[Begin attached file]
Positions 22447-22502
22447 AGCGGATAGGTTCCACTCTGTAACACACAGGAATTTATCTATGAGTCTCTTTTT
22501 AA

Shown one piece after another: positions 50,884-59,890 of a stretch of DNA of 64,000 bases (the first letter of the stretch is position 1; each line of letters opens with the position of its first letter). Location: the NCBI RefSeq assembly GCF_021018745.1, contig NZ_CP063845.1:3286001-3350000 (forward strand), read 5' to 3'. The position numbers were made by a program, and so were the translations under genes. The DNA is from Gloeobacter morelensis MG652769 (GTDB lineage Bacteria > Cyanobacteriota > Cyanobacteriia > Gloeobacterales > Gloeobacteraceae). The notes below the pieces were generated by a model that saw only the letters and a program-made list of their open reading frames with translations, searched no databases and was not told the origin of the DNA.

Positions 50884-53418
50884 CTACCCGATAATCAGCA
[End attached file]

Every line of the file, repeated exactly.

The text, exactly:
Positions 22447-22502
22447 AGCGGATAGGTTCCACTCTGTAACACACAGGAATTTATCTATGAGTCTCTTTTT
22501 AA

Shown one piece after another: positions 50,884-59,890 of a stretch of DNA of 64,000 bases (the first letter of the stretch is position 1; each line of letters opens with the position of its first letter). Location: the NCBI RefSeq assembly GCF_021018745.1, contig NZ_CP063845.1:3286001-3350000 (forward strand), read 5' to 3'. The position numbers were made by a program, and so were the translations under genes. The DNA is from Gloeobacter morelensis MG652769 (GTDB lineage Bacteria > Cyanobacteriota > Cyanobacteriia > Gloeobacterales > Gloeobacteraceae). The notes below the pieces were generated by a model that saw only the letters and a program-made list of their open reading frames with translations, searched no databases and was not told the origin of the DNA.

Positions 50884-53418
50884 CTACCCGATAATCAGCA